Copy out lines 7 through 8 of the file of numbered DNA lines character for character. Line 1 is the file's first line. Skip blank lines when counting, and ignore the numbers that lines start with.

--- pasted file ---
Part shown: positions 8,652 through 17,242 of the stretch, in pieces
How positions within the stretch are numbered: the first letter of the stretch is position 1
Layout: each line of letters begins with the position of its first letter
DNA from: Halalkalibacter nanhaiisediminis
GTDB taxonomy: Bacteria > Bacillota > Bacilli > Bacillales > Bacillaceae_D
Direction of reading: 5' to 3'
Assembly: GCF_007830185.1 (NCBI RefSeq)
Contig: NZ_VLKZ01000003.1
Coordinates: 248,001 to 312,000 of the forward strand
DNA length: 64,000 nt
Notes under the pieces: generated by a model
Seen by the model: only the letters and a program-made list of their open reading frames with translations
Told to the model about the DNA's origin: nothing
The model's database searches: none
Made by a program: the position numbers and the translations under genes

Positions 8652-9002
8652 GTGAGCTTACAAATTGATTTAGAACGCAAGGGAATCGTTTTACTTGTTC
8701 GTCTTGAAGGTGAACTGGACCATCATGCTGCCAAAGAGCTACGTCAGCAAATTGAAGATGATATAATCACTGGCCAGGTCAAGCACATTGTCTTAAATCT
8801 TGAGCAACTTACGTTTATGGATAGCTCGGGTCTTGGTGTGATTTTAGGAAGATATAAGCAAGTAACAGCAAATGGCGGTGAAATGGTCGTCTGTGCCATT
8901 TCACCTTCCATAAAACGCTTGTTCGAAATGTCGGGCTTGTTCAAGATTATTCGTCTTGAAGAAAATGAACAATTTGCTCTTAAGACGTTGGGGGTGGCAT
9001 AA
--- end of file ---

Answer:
Assembly: GCF_007830185.1 (NCBI RefSeq)
Contig: NZ_VLKZ01000003.1